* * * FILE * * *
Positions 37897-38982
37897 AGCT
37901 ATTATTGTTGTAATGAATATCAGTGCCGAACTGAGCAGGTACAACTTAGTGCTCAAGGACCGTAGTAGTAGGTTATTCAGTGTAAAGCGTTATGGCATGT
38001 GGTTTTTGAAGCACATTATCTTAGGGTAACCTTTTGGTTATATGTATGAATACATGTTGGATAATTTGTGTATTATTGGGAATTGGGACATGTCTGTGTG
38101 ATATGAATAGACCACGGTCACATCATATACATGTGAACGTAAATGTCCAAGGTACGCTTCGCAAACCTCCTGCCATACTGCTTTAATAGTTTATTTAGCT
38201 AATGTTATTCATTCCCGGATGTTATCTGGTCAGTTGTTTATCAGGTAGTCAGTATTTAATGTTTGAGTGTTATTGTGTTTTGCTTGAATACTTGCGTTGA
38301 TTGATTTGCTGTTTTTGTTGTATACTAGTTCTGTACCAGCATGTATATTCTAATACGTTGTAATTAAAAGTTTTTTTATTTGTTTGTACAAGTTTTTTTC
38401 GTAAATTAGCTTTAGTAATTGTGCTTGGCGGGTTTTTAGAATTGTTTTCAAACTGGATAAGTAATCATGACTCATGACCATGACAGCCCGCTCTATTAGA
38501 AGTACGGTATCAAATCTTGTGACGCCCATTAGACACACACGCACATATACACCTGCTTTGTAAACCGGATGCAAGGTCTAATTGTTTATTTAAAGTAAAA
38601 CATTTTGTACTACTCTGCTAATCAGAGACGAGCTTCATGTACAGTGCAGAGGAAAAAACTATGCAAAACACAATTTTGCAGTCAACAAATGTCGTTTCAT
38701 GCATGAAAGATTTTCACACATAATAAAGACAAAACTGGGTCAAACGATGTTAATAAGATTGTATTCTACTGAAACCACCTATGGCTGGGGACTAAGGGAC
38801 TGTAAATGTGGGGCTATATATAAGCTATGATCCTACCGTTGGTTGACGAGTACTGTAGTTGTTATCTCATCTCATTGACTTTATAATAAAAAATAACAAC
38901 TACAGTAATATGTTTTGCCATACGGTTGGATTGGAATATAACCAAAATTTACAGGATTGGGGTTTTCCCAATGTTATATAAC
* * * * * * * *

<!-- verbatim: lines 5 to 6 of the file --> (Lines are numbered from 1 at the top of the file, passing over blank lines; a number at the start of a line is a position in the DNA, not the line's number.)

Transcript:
38101 ATATGAATAGACCACGGTCACATCATATACATGTGAACGTAAATGTCCAAGGTACGCTTCGCAAACCTCCTGCCATACTGCTTTAATAGTTTATTTAGCT
38201 AATGTTATTCATTCCCGGATGTTATCTGGTCAGTTGTTTATCAGGTAGTCAGTATTTAATGTTTGAGTGTTATTGTGTTTTGCTTGAATACTTGCGTTGA